What a wild trip around the sun this year has been (and continues to be). I know I have not posted here in many many months. But I have written in my head and in my heart, in my mind and memory, thoughts, feelings and experiences seared into my psyche by unapologetic trauma.
But before I get to that… in addition to the months-long and on-going pandemic, my cycle around the sun this year has brought me squarely, though not at all sure-footedly, to the age of 55. The age my father was when he died. For those of you who have not had to confront this plot line development in your own story, you may wish to pause here and offer up a brief prayer of gratitude for this particular bullet dodged. And I don’t think it’s “just me” on this, in all my quirky mental peculiarities. I’ve spoken with several people and this really is a thing. And I can tell you that I approached this birthday with no small amount of trepidation bordering on dread. How could I possibly live longer in years than my father? My father, that bastion of strength, stalwart of safety and bulwark of experience and expertise?! There whenever I needed him to proffer a tool or trick or share with me (endlessly) his opinions and advice on just about anything, including many things I didn’t even ask for. I knew my father wasn’t old when he died. But I had no real idea (do we ever?) of just how young he was. I thought, at the veteran age of 55, there was very little my father did not know, having learned from the experience of a life well lived. How idiotic was I?! And so here I am, in my insubstantial 55 years on this earth, knowing I don’t know shit. And wondering if he felt that way too. And wondering how I could not have know that.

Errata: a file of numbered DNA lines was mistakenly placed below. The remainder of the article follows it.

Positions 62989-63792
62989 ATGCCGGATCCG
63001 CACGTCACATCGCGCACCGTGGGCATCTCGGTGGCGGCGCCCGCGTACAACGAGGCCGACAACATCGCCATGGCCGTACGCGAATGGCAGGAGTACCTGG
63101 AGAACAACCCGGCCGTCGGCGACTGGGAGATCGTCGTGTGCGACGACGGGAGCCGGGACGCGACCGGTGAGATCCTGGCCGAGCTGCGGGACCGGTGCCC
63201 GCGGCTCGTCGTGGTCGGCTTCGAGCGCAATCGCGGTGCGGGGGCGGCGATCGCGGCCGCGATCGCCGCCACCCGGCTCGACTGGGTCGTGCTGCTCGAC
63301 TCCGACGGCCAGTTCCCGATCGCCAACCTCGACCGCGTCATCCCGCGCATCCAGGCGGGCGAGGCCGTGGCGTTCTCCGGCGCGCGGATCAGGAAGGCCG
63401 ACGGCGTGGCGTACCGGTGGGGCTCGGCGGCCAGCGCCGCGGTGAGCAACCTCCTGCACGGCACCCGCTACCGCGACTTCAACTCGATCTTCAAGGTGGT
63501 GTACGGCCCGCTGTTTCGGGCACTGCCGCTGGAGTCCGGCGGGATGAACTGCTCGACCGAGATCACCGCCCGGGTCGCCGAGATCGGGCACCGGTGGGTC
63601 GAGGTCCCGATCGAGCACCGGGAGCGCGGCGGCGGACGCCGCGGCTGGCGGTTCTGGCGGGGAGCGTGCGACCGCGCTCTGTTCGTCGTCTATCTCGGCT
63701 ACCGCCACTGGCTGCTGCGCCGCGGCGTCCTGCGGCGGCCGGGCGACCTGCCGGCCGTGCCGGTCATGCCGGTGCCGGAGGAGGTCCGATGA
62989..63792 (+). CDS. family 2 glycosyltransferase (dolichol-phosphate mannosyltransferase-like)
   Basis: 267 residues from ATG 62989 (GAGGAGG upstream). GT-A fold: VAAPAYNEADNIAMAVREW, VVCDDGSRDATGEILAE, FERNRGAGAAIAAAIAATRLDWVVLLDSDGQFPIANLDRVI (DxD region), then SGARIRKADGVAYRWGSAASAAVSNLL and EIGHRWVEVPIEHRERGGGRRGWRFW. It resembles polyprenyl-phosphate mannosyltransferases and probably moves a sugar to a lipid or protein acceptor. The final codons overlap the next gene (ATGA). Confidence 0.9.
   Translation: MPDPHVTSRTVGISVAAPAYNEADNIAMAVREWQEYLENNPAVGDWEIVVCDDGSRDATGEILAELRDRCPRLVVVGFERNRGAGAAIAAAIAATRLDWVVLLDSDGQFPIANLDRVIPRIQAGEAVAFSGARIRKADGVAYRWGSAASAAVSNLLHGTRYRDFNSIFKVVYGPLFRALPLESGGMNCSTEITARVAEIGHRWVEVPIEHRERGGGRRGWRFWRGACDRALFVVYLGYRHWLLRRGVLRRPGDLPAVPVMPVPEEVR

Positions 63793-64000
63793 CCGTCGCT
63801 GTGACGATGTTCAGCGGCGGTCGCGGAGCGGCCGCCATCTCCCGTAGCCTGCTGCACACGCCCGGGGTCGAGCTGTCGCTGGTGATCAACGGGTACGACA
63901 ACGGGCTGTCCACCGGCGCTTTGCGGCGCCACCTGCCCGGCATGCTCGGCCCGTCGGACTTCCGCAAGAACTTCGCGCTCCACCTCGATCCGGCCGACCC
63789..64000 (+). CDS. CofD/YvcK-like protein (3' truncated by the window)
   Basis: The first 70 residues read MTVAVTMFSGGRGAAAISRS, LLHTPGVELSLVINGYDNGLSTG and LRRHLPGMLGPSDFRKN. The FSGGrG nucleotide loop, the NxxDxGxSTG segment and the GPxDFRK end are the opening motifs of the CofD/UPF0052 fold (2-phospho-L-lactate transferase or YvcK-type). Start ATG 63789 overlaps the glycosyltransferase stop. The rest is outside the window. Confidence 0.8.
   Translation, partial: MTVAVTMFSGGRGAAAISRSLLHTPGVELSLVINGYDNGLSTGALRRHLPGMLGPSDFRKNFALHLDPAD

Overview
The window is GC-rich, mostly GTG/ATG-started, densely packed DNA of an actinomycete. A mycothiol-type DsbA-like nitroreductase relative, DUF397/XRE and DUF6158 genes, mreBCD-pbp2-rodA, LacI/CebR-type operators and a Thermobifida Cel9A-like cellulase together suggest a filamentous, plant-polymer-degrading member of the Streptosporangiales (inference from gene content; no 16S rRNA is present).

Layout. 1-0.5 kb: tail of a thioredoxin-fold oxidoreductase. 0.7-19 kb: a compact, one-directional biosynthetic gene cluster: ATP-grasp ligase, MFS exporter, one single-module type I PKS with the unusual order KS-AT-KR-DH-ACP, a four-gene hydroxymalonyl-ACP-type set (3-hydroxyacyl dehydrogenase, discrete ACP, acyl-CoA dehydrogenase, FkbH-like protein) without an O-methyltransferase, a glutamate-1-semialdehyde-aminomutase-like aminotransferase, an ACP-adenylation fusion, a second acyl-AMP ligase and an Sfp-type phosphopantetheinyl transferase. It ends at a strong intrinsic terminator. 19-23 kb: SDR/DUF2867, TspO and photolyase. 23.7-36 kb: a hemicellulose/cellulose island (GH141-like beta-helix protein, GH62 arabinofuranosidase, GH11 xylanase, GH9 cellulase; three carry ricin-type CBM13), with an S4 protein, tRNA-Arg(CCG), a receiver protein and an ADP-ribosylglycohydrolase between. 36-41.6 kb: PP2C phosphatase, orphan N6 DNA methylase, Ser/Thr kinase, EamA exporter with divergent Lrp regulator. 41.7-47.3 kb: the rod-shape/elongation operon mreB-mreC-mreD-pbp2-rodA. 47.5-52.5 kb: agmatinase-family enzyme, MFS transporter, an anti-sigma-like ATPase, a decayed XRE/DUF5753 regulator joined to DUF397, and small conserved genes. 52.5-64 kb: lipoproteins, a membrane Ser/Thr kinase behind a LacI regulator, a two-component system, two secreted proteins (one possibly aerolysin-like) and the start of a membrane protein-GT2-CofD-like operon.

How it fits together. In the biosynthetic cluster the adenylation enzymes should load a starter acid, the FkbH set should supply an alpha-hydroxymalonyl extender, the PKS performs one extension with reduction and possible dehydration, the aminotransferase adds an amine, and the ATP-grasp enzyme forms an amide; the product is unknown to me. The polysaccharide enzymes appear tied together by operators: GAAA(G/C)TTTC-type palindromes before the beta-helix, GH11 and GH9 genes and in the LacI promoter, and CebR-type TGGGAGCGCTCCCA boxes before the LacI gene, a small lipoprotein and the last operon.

Unlike most people, who have had to hunker down at home this year, I was deemed “essential” by the powers that be, and so I went to work. The terrible things about Covid-19 we know: the pain and suffering, the loneliness and death. I got to see all of that and then some, up close and personal. Wrapped head to toe in multiple layers of disposable (but not recyclable or breathable) plastic – from which our planet may never heal (plastic straws being very nearly literal spit in the ocean in comparison), I did my best to minister to people who were sick, dying, alone and afraid and their grieving families who were barred from being physically present. No small feat, in every respect, I assure you. The excruciating anguish permeated my pores, my heart, my soul. I could certainly go on and on, writing at length and in gory technicolor detail, about those long Covid months. It would be relatively easy, the memories pouring out like bile. But to what end?
I won’t say there was an “up-side” to the pandemic. That would be bordering on blasphemy (though I think I actually look better with a mask on and that has been an up-side of sorts). But I will say, that my appreciation grew exponentially for those things that were not horrific in these months. The camaraderie that greeted me each and every one of those 12 hour days at work, the friendships and support and love and laughter that were shared generously and graciously, nourished and sustained me. I have always had a healthy respect for the nurses and aides who do the lion’s share of the work in hospital settings. In addition to the skyrocketing of my respect for them, I added love and real and deep connection and friendship. Out of sheer necessity, we each walked many miles in one another’s shoes. I was humbled by the unselfishness and strength of the people I work with. And grateful beyond measure.